4th June, 2018-IAS Current Affairs
(DOWNLOAD THE PDF AT THE END OF THIS PAGE)
Badshahi Ashoorkhana (GS1: Indian architecture, art and craft)
Issue: The Hyderabad government along with Aga Khan Trust for culture has undertaken restoration work on the monument.
About the monument
- Badshahi Ashurkhana is a Shia Muslim mourning place, near Charminar in Hyderabad, India. It was constructed in memory of martyrdom of Imam Hussain, and is used during the festival of Moharram.
- It was built by Muhammed Quli Qutb Shah in 1594, three years after building the Charminar.
- The Ashur Khana stands today with enamel tiles that have retained their lustre and vibrant colours even after four centuries. The intricate design in hexagons is exquisite.
AGNI-5 (GS3: Indigenization of technology)
Issue: Long-range ballistic missile Agni-5 was successfully test fired off Odisha coast on Sunday proving its reliability. This is the sixth successful test of the missile and the second in its pre-induction configuration.
About the missile
- Agni-5 can carry nuclear warhead weighing 1.5 tonnes to a distance of over 5,000 km and is the longest missile in India’s arsenal capable of reaching most parts of China. With a smaller payload, the range can go up much higher. It is a surface to surface ballistic missile
- The missile features many new indigenously-developed technologies, including the very high accuracy Ring Laser Gyro based Inertial Navigation System (RINS), and the most modern and accurate Micro Navigation System (MINS) which improves the accuracy of the missile
- The missile has been programmed in such a way that after reaching the peak of its trajectory, it will turn towards the earth and continue its journey towards the intended target with an increased speed due to the attraction of earth’s gravitational pull.
Integrated missile development programme
The Integrated Guided Missile Development Programme (IGMDP) was an Indian Ministry of Defence programme for the research and development of the comprehensive range of missiles. The programme was managed by the Defence Research and Development Organisation (DRDO) and Ordnance Factories Board in partnership with other Indian government political organisations. The project started in 1982–83 with popular political support from the successive governments and bestowed under the leadership of Abdul Kalam who oversaw its ending in 2008 after these strategic missiles were successfully developed.
Missiles developed under the programme are:
- Short range surface-to-surface missile (code-named Prithvi)
- Short range low-level surface-to-air missile (code-named Trishul)
- Medium range surface-to-air missile (code-named Akash) and
- Third-generation anti-tank missile (code-named Nag).
- The Agni missile was initially conceived in the IGMDP as a technology demonstrator project in the form of a re-entry vehicle, and was later upgraded to a ballistic missile with different ranges
Differences between a cruise and ballistic missile
A ballistic missile is one that has a ballistic trajectory over most of its flight path. What that means is that once the missile burns up the fuel that propels it, the missile keeps moving, the same way that a bullet does after it’s been fired out of a gun. Once the fuel is gone, the missile’s direction can’t be altered. It follows a path determined by the speed of its launch and the force of gravity trying to pull it back toward the Earth’s surface. Eventually, gravity guides the missile — and its payload, which might be an explosive, a chemical or biological weapon, or a nuclear device — down toward its target.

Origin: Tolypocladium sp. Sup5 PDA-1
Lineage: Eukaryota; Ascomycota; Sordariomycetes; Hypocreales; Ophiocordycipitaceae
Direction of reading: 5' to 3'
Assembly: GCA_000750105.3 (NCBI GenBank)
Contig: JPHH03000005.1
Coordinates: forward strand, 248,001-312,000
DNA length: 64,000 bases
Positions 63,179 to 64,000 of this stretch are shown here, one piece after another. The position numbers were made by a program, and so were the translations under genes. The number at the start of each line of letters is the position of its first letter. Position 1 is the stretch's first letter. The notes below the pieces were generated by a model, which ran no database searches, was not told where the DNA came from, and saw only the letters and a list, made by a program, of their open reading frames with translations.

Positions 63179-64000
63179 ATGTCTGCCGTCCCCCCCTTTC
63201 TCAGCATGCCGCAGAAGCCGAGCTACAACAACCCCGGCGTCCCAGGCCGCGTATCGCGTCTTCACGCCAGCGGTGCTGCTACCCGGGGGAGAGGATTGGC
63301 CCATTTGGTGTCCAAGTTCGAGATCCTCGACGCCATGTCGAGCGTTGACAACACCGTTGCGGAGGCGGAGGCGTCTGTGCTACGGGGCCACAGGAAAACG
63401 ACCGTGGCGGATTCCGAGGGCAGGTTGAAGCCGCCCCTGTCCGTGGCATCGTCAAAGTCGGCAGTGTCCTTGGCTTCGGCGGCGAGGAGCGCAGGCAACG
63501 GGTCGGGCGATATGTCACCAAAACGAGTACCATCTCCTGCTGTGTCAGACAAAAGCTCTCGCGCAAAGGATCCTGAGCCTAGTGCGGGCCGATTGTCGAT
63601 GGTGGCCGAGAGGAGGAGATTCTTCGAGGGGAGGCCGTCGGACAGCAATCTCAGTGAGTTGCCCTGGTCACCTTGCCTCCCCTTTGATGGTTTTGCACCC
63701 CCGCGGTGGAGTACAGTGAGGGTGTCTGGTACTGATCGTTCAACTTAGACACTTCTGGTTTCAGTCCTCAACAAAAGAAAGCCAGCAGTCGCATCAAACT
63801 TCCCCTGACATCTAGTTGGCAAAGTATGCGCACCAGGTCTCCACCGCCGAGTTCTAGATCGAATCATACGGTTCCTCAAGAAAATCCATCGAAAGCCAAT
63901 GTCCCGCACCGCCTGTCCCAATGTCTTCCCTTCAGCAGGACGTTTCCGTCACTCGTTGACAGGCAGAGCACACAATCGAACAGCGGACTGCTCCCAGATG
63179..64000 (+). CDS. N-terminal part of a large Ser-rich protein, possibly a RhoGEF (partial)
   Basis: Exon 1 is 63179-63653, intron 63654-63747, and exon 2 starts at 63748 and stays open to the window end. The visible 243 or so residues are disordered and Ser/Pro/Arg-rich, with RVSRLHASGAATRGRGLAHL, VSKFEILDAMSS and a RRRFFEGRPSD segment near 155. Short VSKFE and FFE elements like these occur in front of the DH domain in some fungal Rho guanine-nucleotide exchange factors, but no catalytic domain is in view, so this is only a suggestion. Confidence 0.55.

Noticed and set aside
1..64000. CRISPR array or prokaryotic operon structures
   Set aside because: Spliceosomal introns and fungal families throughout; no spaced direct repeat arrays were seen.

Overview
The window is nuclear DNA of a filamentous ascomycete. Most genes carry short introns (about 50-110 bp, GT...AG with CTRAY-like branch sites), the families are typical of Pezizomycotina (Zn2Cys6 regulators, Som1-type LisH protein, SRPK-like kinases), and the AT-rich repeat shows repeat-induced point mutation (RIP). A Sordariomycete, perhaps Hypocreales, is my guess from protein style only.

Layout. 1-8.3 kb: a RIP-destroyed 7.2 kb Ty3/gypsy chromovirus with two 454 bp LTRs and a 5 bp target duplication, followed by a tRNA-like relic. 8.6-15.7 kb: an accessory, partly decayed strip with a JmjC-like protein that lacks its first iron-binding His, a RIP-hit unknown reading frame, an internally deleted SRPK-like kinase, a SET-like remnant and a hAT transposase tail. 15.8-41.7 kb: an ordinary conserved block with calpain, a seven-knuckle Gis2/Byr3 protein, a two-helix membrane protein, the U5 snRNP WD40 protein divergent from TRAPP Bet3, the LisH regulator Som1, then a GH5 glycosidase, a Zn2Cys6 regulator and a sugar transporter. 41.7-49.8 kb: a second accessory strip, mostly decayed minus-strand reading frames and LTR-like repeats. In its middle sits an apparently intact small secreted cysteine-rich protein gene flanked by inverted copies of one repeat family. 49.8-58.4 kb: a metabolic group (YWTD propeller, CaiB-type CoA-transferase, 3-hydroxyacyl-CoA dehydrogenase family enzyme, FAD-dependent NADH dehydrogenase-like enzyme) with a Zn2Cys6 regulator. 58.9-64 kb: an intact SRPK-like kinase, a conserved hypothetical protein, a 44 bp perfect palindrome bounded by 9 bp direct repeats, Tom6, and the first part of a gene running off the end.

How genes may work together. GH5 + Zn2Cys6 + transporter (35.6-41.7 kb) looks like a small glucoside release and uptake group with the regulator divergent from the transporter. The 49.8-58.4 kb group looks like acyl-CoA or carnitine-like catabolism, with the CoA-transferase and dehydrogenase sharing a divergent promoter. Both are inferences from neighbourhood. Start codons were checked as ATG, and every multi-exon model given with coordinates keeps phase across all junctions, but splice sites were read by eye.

Cruise missiles are self-propelled for the majority of their time in the air, flying in a relatively straight line and at lower altitudes thanks to a rocket propellant.
‘Tobacco consumption’ (GS2: Issues related to Health)
Issue: A report from the World Health Organisation on the occasion of World No Tobacco Day (May 31) suggests that India’s efforts to cut the prevalence of cigarette smoking are paying off. Between 2000 and 2015, this fell from 19.4% to 11.5%. By 2025, the report projected, it could drop to 8.5%, putting India well in line to meeting its 2025 target under a WHO global plan to tackle non-communicable diseases. While this is excellent news, it needs to be highlighted that smokeless tobacco is the bigger scourge in the country.
What the report says?
- Even though there is a 2011 government ban on the sale of food items with tobacco or nicotine in them, the consumption of gutkha, khaini and zarda continues to be rampant. The Global Adult Tobacco Survey in 2016, for example, found that 29.6% of Indian men and 12.8% of Indian women were users.
- The WHO report noted that 7.9 million adolescents, between 13 and 15 years, used smokeless tobacco in the South-East Asian region. Given that 66% of the world’s smokeless-tobacco users are in India, a sizeable chunk of this number would be Indian teenagers.
- Gutkha and other chewable tobacco items are equally, if not more, harmful compared to cigarettes. Surveys show that these products are sometimes mixed with carcinogenic compounds called nitrosamines. This is why India banned their sale under the 2011 Food Safety and Standards Regulations.
About World No Tobacco day 2018
The focus of World No Tobacco Day 2018 is “Tobacco and heart disease.” The campaign will increase awareness on the:
- link between tobacco and heart and other cardiovascular diseases (CVD), including stroke, which combined are the world’s leading causes of death;
- feasible actions and measures that key audiences, including governments and the public, can take to reduce the risks to heart health posed by tobacco.
World No Tobacco Day 2018 coincides with a range of global initiatives and opportunities aimed at addressing the tobacco epidemic and its impact of public health, particularly in causing the death and suffering of millions of people globally. These actions include the WHO-supported Global Hearts and RESOLVE initiatives, which aim to reduce cardiovascular disease deaths and improve care, and the third United Nations General Assembly High-level Meeting on the Prevention and Control of NCDs , being held in 2018.